On April 3, 2019, the trial court heard Nancy's contention that as an alternative, it should set aside the judgment. The trial court denied her motion and ordered her to sign and resubmit the court-ordered stipulated judgment within a few days. Nancy then made handwritten changes to the judgment and signed it as modified. Michael shot back a motion for a court elisor to sign the judgment and also sought $6,102 for attorney's fees and $80 for court costs as Fam.C. §271 sanctions for Nancy's repeated refusal to comply with the court's orders. After a hearing on May 15, 2019, at which each party appeared in pro per, the lower court found no basis for changing its prior orders and Nancy signed the court-ordered stipulated judgment in open court. The court also awarded Michael $180 for costs and $800 for reasonable attorney's fees as sanctions relating to the current hearing. These orders were incorporated into the disso judgment issued by the trial court.
Nancy appealed, and in a partially-published opinion, the First District affirmed in part and reversed in part.
No there there. . .
Nancy contended that the trial court erred by awarding fees as sanctions to a pro per litigant like Michael. The justices first noted that the issue of whether it is appropriate to give a fee award to a pro per litigant under Fam.C. §271 is one of first impression. And while they found no case directly on point, the justices agreed with courts such as that in Menezes v. McDaniel (2019) 44 Cal.App.5th 340, that concluded that Fam.C. §271 fees as sanctions must be "'tethered' to attorney fees and costs." Moreover, a line of cases beginning with Trope v. Katz (1995) 11 Cal.4th 274, 45 Cal.Rptr.2nd 241, 1995 CFLR 6969, 1995 FA 721, have held that a pro per litigant is not entitled to an award of attorney's fees, since he or she incurs none being self-represented. Here, Michael had not incurred any attorney's fees in representing himself at the May 15 hearing; thus, there were not fees to which the sanctions award could be tethered. Accordingly, the panel held that the trial court erred by awarding him $800 in §271 fees as sanctions and they reversed that part of the order, leaving the costs award intact. And, the justices directed the trial court to enter a new order on remand that awarded $180 in costs as sanctions to Michael.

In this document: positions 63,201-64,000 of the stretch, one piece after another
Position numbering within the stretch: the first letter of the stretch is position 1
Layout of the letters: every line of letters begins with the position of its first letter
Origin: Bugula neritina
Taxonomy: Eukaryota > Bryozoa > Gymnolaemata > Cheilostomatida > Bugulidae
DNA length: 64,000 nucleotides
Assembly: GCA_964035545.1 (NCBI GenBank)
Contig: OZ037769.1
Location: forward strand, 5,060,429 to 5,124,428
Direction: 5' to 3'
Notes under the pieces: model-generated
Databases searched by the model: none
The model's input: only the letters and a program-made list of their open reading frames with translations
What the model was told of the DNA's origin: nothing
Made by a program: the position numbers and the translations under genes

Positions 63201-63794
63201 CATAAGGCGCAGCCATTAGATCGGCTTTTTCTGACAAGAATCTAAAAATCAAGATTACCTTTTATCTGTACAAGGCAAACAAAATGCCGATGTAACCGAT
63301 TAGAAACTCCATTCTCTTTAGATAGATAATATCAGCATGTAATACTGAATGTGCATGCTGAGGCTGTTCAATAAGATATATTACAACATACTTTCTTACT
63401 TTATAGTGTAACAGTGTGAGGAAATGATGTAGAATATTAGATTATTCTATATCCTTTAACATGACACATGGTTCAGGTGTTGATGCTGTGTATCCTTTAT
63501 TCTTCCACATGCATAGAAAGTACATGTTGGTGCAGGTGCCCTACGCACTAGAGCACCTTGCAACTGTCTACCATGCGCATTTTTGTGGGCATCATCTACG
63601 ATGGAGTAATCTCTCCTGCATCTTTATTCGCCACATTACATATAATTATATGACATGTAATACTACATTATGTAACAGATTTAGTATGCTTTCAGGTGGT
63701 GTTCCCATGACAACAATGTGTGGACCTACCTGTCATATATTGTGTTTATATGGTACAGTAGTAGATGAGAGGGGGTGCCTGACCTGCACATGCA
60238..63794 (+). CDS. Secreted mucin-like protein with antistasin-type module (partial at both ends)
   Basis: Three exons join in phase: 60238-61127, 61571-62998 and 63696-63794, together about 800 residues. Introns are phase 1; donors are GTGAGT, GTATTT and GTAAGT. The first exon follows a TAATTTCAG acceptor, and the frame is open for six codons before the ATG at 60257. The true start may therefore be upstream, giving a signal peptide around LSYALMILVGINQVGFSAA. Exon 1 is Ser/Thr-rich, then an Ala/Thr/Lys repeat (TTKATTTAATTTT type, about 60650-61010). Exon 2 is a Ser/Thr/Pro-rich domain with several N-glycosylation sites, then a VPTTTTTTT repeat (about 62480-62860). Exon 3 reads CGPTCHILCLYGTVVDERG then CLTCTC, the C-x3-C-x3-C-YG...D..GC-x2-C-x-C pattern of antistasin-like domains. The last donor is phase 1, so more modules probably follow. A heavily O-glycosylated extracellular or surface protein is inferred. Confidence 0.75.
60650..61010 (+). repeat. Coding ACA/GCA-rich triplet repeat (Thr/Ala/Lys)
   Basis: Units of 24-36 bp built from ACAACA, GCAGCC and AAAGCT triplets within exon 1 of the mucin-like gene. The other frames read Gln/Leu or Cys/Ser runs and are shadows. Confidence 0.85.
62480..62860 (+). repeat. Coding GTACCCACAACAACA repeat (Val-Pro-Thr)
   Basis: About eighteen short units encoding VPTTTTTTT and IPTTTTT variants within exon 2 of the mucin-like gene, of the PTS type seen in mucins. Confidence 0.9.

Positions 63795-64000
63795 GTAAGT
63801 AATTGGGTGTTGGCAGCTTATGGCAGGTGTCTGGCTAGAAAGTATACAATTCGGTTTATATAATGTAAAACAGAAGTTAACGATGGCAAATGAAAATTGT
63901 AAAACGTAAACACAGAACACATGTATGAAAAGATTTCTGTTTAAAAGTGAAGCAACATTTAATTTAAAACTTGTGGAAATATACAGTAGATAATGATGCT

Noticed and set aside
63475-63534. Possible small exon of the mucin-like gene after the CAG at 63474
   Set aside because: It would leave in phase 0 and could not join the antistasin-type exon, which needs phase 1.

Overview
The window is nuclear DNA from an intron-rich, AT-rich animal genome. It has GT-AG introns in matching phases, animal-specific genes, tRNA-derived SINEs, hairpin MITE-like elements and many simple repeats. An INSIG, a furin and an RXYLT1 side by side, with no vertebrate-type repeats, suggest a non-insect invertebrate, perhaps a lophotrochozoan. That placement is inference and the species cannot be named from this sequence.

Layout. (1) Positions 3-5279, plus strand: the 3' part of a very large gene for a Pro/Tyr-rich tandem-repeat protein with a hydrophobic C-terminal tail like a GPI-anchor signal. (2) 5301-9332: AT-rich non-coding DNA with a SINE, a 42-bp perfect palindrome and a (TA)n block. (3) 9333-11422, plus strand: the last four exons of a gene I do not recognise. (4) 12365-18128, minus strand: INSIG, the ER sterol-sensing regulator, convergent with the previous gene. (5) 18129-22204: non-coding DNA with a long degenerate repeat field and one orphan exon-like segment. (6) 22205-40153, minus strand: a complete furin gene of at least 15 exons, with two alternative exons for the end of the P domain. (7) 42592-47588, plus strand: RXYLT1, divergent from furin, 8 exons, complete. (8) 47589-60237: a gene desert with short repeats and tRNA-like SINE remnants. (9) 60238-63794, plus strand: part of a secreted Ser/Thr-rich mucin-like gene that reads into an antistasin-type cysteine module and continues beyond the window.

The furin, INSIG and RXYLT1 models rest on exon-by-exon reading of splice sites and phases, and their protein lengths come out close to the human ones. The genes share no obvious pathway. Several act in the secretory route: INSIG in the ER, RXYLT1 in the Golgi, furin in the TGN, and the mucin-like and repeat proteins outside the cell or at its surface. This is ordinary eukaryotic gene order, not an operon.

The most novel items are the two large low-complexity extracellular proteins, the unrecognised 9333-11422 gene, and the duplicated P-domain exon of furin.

Non-pub. . .
In the unpublished parts of the opinion, the panel affirmed the trial court's rulings regarding Michael's entitlement to a community share of the survivor benefit as an omitted asset and its refusal to set aside the stipulated judgment, but the panel denied Michael's motion for sanctions on appeal for filing a frivolous appeal.
Readers may find it somewhat unusual for Nancy to have had an ex parte discussion with the trial court during the settlement conference; we did. However, in a footnote, the panel tells us that neither party made any objection to her testimony regarding the discussion, so that's that about that. We are also told that Nancy failed to tell her attorney about her intentions regarding the survivor benefit. We just wonder why counsel would not have checked into whether there was a survivor benefit and discussed it with her, correcting her belief that she could keep quiet about the benefit and then keep it for herself. On these facts, it looks like the benefit was not just an omitted asset; it was an asset concealed in a breach of fiduciary duty. The parties here don't open that Pandora's box; they are content to leave it as an omitted asset.
Hogoboom & King, Cal. Practice Guide: Family Law (The Rutter Group) ¶ 14:245